By Abby Sorensen, Chief Editor
The truth is, I know very little about how to fix a golf swing. Yes, I’ve been coaching college golf for seven years. No, I cannot cure your slice. But what I can do is explain the college recruiting process backwards and forwards. I don’t sell golf lessons, but I do sell the value of a rather expensive liberal arts college in northwest Pennsylvania.
And when it comes to “selling,” our coaching staff can’t do it alone. Hours spent combing through recruiting websites? Check. Hitting the road to watch tournaments in the summer? Check. Emails to high school coaches? Check. Asking current golfers and alumni to recommend recruits? Check. Our college recruiting sales channels, so to speak, are endless. There’s no possible way we could directly contact every single high school golfer who could excel in our program — just as there’s no possible way your direct sales team can contact every single prospect who is a fit for your software.
If I’m willing to go to such lengths to convince an 18-year-old to incur what typically amounts to a good chunk of student loan debt to play golf for someone who doesn’t really know much about the golf swing, then why do you resist putting your software in the hands of anyone except inside sales reps? Yes, you. You, the software CEO who doesn’t want to sacrifice margin or “water down your brand” with resellers. You, the VP of sales who doesn’t want the hassle of deciding how to comp both your reps and your resellers. You, the execs at software companies who are still convinced your internal direct sales team has it covered.
- Seventy-five percent of all the world’s trade goes indirectly.
- There are 162,000 IT channel firms in North America.
- The average midsize company has 50 people influencing tech decisions at the line-of-business level.
This is according to Jay McBain, principal analyst, channel partnerships & alliances at Forrester Research, via a recent episode “Channel Voice” podcast (adeptly hosted by Software Executive’s executive editor Matt Pillar).
The channel isn’t going away, and software isn’t getting easier or cheaper to sell. So, why do software companies struggle to capitalize on the selling power of channel partners? On page 34, Dina Moskowitz, CEO and founder, and Ted Finch, CMO of channel consulting — both of SaaSMAX — spell out why the C-suite and the partner enablement teams are disconnected within so many companies. Building a successful channel machine requires consistent effort and a long-term investment, not a onetime injection of resources or hiring a channel VP who you expect to magically find partners.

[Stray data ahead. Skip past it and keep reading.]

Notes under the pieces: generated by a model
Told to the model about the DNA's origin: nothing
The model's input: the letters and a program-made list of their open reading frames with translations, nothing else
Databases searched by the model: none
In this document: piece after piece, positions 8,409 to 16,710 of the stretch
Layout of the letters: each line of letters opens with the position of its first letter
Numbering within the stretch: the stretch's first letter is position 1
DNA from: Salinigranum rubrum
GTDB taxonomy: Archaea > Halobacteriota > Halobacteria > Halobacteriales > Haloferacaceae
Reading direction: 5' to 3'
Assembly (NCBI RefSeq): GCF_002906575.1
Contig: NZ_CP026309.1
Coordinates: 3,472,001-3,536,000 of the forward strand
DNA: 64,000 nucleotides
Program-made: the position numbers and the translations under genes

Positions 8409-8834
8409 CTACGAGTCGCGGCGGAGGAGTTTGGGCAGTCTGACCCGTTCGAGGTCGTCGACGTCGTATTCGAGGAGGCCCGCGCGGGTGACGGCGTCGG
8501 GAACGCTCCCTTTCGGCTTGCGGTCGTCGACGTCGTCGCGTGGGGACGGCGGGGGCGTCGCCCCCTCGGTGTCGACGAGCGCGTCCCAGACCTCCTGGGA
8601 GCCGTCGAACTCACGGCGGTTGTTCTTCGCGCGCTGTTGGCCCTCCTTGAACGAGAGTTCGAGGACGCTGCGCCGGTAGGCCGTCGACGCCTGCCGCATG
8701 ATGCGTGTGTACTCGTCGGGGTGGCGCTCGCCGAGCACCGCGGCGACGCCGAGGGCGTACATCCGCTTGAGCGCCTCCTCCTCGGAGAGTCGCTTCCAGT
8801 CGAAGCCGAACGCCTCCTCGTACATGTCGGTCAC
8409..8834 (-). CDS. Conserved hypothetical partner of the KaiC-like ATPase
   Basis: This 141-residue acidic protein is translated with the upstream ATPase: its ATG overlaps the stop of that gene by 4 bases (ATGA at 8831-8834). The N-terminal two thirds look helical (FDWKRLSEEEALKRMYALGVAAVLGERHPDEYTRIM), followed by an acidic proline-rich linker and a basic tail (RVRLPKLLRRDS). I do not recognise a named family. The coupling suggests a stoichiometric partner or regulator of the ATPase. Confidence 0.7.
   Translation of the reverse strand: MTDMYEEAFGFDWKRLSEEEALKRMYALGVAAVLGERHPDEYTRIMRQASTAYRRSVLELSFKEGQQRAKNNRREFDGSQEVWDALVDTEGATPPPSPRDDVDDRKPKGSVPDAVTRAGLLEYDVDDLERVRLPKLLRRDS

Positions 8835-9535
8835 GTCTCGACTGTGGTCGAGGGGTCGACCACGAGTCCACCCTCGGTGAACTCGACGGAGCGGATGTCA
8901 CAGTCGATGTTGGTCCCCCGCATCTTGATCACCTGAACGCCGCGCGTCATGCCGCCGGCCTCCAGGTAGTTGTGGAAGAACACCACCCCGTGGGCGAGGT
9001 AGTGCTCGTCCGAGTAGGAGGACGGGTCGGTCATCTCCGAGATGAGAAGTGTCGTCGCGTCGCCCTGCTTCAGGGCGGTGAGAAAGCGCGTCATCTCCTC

I promise if you listen to what McBain, Finch, and Moskowitz have to say, you’ll come away invigorated about the opportunities that await in the reseller channel. This is why we have a section in every issue of Software Executive called “Channel Strategies.” It’s why we have channel experts on our editorial advisory board. And it’s why we’re co-hosting four ISV Connect Summits in 2019 to provide live channel education along with an opportunity for software companies to network with resellers (those events will be May 9 in Toronto, June 5 in Chicago, July 18 in Cincinnati, and we’ll be announcing a November date for Los Angeles soon). Like it or not, you — yes, you — might need to take a closer look at different sales channels.
P.S.: If you’re still a channel naysayer, you’ll find comfort in Jeff Gilbert’s guest article on page 12. The former CEO of Software Engineering Professionals (SEP) has been in business 30+ years without a channel program — or without any sales reps, for that matter. SEP’s engineers write the code and sell it. It’s a unique example of why I don’t claim channel programs are right for every software company, just as I won’t claim to know how to fix your slice.